When it comes to preventive dental care, the approach is two-fold. First, it involves going to the dentist for regular checkups and performing any recommended follow-up treatment. Second, good oral health habits are crucial for keeping the body in good working order. For people living with chronic conditions such as diabetes and osteoporosis, keeping up…
Fluoride Treatment for Preventive Dental Care
Fluoride is a hotly debated subject. Though some argue an excess of fluoride has the potential to cause harm, dentists and medical professionals agree fluoride is necessary for optimal oral health. Fluoride treatment helps prevent tooth decay and other oral health issues in people of all ages.
Fluoride as an Oral Health Treatment
Fluoride is a mineral that prevents dental caries (tooth decay). Dental caries in an individual's teeth create acid and attack tooth enamel. In fact, fluoride can even repair teeth in the early stages of tooth decay. Fluoride is available in two forms: systemic and topical. People apply the topical variety to tooth enamel.
Examples include fluoride treatment at the dentist's office, mouth rinses and toothpaste. People will swallow systemic fluorides. An example is the fluoridated water that comes out of the tap. Others opt for fluoride supplements. Fluoride in either a topical or systemic manner will greatly reduce dental caries.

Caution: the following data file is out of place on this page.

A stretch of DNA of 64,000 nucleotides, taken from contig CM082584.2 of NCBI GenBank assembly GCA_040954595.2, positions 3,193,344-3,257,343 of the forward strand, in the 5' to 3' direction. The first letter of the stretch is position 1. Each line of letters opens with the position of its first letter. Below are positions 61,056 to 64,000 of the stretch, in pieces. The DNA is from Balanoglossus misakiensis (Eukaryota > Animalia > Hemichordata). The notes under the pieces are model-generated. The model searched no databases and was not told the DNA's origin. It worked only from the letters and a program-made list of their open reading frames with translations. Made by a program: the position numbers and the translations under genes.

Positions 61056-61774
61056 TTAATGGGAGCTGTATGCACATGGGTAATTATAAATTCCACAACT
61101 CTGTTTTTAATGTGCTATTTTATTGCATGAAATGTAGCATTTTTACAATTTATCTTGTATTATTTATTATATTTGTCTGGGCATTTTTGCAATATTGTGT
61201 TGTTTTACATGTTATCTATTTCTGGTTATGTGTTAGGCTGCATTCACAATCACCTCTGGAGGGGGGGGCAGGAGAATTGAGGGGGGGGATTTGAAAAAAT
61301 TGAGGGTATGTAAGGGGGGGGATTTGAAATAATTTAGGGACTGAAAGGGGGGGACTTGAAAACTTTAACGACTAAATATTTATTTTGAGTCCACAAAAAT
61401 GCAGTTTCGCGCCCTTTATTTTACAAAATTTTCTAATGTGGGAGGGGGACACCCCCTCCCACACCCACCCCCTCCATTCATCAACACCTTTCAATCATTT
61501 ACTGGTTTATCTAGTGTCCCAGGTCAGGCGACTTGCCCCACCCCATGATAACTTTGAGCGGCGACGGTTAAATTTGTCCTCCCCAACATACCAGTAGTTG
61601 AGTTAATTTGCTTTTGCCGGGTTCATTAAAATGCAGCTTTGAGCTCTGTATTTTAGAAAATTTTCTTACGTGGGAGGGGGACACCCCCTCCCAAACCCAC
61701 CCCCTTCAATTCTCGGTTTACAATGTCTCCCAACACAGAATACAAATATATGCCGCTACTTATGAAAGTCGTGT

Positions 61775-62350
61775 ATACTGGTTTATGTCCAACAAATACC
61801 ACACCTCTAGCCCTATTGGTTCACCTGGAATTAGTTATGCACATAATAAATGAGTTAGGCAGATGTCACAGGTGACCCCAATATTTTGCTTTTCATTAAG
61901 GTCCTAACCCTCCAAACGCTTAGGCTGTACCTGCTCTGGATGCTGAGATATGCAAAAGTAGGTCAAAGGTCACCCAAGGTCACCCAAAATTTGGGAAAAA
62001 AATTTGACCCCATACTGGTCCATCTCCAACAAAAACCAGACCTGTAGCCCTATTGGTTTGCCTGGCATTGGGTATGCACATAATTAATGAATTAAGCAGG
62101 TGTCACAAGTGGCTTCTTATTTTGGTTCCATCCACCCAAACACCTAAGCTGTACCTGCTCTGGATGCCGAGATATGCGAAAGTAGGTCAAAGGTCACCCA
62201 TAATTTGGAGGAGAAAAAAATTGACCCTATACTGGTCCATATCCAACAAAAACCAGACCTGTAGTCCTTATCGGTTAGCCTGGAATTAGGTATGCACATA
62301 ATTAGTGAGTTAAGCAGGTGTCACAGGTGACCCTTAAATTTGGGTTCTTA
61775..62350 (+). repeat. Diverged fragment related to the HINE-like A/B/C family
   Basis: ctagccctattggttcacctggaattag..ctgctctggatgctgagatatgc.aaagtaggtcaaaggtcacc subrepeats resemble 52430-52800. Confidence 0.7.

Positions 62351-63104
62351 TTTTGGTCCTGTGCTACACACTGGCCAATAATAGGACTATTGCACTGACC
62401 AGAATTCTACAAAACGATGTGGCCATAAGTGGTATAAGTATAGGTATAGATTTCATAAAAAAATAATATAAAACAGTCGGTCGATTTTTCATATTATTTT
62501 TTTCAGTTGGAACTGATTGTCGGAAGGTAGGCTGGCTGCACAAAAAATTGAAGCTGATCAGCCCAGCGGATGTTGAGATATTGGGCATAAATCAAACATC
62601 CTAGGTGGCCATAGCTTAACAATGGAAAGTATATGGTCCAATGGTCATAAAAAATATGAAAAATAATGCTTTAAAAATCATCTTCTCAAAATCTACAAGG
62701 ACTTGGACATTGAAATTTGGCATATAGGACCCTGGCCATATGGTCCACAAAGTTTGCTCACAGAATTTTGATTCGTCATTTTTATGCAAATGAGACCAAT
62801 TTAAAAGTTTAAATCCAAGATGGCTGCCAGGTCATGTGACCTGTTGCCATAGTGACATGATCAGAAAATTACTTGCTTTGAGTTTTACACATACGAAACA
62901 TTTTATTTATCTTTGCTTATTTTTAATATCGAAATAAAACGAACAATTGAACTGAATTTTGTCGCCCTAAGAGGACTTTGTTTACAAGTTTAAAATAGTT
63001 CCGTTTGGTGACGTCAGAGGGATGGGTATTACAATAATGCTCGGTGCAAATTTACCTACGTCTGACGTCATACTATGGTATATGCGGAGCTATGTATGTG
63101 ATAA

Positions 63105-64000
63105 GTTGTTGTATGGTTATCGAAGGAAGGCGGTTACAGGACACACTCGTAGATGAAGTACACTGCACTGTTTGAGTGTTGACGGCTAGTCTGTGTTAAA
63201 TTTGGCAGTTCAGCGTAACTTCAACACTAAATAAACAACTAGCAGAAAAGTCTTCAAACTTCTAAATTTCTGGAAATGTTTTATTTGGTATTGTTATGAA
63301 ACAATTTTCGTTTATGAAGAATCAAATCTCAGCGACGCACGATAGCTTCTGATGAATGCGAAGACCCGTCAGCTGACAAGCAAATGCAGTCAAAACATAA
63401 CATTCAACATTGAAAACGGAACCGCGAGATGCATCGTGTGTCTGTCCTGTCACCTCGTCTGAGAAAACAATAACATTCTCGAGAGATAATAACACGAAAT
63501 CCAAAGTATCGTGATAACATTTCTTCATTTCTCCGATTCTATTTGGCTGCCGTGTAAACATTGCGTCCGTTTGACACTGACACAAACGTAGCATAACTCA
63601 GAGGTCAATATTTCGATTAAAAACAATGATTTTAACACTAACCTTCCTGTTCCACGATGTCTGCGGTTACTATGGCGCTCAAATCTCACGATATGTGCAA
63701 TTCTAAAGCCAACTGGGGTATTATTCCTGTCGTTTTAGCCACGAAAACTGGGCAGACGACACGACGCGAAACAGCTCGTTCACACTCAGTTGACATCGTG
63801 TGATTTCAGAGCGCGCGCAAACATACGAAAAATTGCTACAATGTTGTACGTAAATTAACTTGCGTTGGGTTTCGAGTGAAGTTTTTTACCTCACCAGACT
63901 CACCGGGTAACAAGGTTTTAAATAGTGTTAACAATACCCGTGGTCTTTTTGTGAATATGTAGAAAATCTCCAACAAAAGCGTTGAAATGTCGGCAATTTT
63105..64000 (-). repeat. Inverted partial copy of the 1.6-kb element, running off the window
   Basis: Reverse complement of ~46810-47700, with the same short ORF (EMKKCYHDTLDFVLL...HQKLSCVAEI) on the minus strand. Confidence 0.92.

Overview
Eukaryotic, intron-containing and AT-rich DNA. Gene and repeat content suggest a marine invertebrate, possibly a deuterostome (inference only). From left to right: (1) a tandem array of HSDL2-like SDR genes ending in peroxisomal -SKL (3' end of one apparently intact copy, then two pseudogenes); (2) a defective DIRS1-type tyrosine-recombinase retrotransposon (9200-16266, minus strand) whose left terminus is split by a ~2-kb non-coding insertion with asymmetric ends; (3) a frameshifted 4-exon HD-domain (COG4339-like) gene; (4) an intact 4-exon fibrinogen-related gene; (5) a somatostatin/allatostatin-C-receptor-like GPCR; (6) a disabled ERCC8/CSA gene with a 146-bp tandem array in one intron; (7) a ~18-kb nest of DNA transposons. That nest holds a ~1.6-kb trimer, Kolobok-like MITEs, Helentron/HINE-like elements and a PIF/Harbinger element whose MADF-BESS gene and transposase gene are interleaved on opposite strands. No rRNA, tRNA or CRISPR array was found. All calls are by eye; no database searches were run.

Professional Fluoride Treatments
Ideally, a dentist's office will provide these fluoride treatments. Such fluoride preparations are much stronger than those in mouthwash and toothpaste available in local stores. The application of a fluoride treatment at the dentist's office will likely take a couple minutes at most. Dentists usually provide the fluoride in the form of a gel, solution, varnish or foam. Dentists often apply the fluoride with a tray, rinse, brush or cotton swab.
The fluoride then remains in the mouth for minutes. After the three minutes are up, the patient needs to refrain from drinking, eating and rinsing the mouth for at least half an hour. This amount of time is necessary to allow the absorption of the fluoride directly into the teeth. It also allows for the repair of microscopic carious sites.
The Frequency of Fluoride Treatments
The frequency of this treatment hinges on one's oral health status. In some instances, fluoride treatments are ideal every three months. Other patients will benefit from fluoride treatments every six months or once per year. The dentist might also recommend other preventive measures if the patient faces a moderate or high risk for the development of caries. Such measures can include fluoridated mouth rinses, gels or other prescription therapeutic products.
Are Fluoride Treatments Appropriate for Patients of all Ages?
In most instances, fluoride treatments are reduced in frequency or completely end when the patient reaches age 14. However, this is primarily due to the fact that 14 is the age when insurance companies no longer cover the cost of topical fluoride treatments. The truth is fluoride treatments are effective for patients of all ages.
Fluoride is capable of bonding to the structure of teeth similar to calcium. It is a hard substance that fortifies tooth strength. Adults are in need of strong teeth just as much as kids and teenagers. This is especially true for adults with multiple crowns, sites of tooth erosion, leaky margins and damaged teeth that have exposed dentin.
Fluoride treatment will make these sites that much stronger and resistant to damage/decay. Fluoride treatment will also make these areas less sensitive.
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